Loading

Two Corinthians Ten

by Dr. Henry M. Morris

(taken from the Defender's Study Bible)

Navigate to Verse

2 Corinthians 10:1 Now I Paul myself beseech you by the meekness and gentleness of Christ, who in presence am base among you, but being absent am bold toward you:

2 Corinthians 10:2 But I beseech you, that I may not be bold when I am present with that confidence, wherewith I think to be bold against some, which think of us as if we walked according to the flesh.

2 Corinthians 10:3 For though we walk in the flesh, we do not war after the flesh:

war after the flesh. Paul often used a military metaphor to describe the Christian life (e.g., 2 Timothy 2:3-4). In this verse, “flesh” is not used theologically, but physiologically, referring to our natural human abilities. We “walk” like all natural men physically, but our warfare is conducted in the realm of the spirit, not with swords or guns.

2 Corinthians 10:4 (For the weapons of our warfare are not carnal, but mighty through God to the pulling down of strong holds;)

not carnal. Our weapons are not “fleshly” weapons, but spiritual. In fact, Paul enumerates them in Ephesians 6:13-18, as “the whole armour of God,” namely truth, righteousness, peace, faith, salvation, the Word of God, and prayer. All too often, Christians and their churches try to do God's work in ways that appeal to the flesh—great organizations, Christian entertainment, human wisdom and philosophy, beautiful facilities, glamorous advertising, and the like. These are “carnal” weapons, not the weapons provided by the Lord, and those who use them are in danger of eventual spiritual defeat, even if outward appearances seem impressive.

2 Corinthians 10:5 Casting down imaginations, and every high thing that exalteth itself against the knowledge of God, and bringing into captivity every thought to the obedience of Christ;

imaginations. The spiritual panoply of weapons ordained by God may not appear impressive outwardly to a humanistically oriented society, but it is only these that can pull down the strong holds of Satan in this world, casting down the humanistic “reasonings” (literal meaning of “imaginations”) of the leaders of this world's educational and political systems. Otherwise the enemy will “spoil” us—that is, defeat us and despoil us of the carnal weapons we have tried to use (see Colossians 2:8).

every thought. “Thought” here is the same word as “mind.” Judicious use of our spiritual weapons—especially the one offensive weapon, “the sword of the Spirit, which is the word of God” (Ephesians 6:17)—will result in opening the blinded “minds” (note 2 Corinthians 4:4) of those who have rejected God and His Word, and capturing them for Christ. Thus, we are not to use such carnal weapons as bullets—or even ballots—in our battle for the human mind, but the mighty spiritual weapons in “the whole armour of God” (Ephesians 6:11).

2 Corinthians 10:6 And having in a readiness to revenge all disobedience, when your obedience is fulfilled.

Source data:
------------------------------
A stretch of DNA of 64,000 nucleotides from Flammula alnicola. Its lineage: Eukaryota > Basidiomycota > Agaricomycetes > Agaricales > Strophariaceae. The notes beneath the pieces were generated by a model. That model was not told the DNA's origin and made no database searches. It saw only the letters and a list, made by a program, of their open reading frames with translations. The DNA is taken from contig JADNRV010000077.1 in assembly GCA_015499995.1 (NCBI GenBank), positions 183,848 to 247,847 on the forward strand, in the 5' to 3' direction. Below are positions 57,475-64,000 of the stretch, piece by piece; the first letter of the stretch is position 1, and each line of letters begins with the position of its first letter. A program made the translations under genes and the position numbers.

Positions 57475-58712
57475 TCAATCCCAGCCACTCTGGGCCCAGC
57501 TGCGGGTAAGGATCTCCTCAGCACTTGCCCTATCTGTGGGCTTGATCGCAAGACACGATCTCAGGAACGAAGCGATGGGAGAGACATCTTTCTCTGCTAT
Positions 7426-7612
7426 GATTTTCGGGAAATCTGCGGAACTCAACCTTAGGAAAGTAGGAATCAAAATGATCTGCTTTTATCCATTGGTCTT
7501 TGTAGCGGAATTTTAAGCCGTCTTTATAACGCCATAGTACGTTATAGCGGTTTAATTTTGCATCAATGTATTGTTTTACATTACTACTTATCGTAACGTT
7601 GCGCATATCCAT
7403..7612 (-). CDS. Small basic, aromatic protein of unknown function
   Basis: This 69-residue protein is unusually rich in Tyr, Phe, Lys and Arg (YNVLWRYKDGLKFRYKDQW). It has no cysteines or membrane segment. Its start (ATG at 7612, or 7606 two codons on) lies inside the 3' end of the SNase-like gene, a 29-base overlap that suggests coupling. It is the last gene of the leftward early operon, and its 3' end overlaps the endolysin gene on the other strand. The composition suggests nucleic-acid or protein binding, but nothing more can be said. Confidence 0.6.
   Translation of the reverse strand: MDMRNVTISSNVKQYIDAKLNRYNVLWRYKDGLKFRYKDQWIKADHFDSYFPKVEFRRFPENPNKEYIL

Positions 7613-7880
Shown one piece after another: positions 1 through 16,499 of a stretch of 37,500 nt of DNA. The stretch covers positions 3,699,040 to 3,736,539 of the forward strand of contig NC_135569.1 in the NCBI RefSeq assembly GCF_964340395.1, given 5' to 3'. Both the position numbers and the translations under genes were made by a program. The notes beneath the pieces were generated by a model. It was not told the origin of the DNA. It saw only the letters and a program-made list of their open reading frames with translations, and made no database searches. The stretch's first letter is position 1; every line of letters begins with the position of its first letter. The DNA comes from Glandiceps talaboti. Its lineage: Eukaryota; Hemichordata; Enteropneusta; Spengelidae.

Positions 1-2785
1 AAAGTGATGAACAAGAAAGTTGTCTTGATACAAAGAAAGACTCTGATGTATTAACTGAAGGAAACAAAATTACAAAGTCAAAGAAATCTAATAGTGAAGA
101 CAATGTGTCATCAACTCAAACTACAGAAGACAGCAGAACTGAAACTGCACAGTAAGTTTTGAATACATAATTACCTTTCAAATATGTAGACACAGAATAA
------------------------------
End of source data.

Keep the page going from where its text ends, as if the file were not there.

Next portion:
2 Corinthians 10:7 Do ye look on things after the outward appearance? If any man trust to himself that he is Christ's, let him of himself think this again, that, as he is Christ's, even so are we Christ's.

2 Corinthians 10:8 For though I should boast somewhat more of our authority, which the Lord hath given us for edification, and not for your destruction, I should not be ashamed:

2 Corinthians 10:9 That I may not seem as if I would terrify you by letters.

2 Corinthians 10:10 For his letters, say they, are weighty and powerful; but his bodily presence is weak, and his speech contemptible.

weak. Paul was evidently small and unimpressive in appearance, though certainly not a weakling (in view of the many hardships he had to overcome). Neither was he an eloquent orator. He probably would seem outwardly to compare very unfavorably to many charismatic preachers and evangelists today. Nevertheless, by both his spiritual power and his intellectual ability, he was probably the most effective missionary who ever lived. And his writings, of course, the so-called Pauline epistles, are indeed “weighty and powerful”—among the greatest ever written, even by secular standards.

2 Corinthians 10:11 Let such an one think this, that, such as we are in word by letters when we are absent, such will we be also in deed when we are present.

2 Corinthians 10:12 For we dare not make ourselves of the number, or compare ourselves with some that commend themselves: but they measuring themselves by themselves, and comparing themselves among themselves, are not wise.

2 Corinthians 10:13 But we will not boast of things without our measure, but according to the measure of the rule which God hath distributed to us, a measure to reach even unto you.

2 Corinthians 10:14 For we stretch not ourselves beyond our measure, as though we reached not unto you: for we are come as far as to you also in preaching the gospel of Christ:

2 Corinthians 10:15 Not boasting of things without our measure, that is, of other men's labours; but having hope, when your faith is increased, that we shall be enlarged by you according to our rule abundantly,

2 Corinthians 10:16 To preach the gospel in the regions beyond you, and not to boast in another man's line of things made ready to our hand.

regions beyond. Paul earnestly desired that the gospel be preached, as Christ had commanded, to “the uttermost part of the earth” (Acts 1:8).

2 Corinthians 10:17 But he that glorieth, let him glory in the Lord.

he that glorieth. Compare Jeremiah 9:23-24; 1 Corinthians 1:31.

2 Corinthians 10:18 For not he that commendeth himself is approved, but whom the Lord commendeth.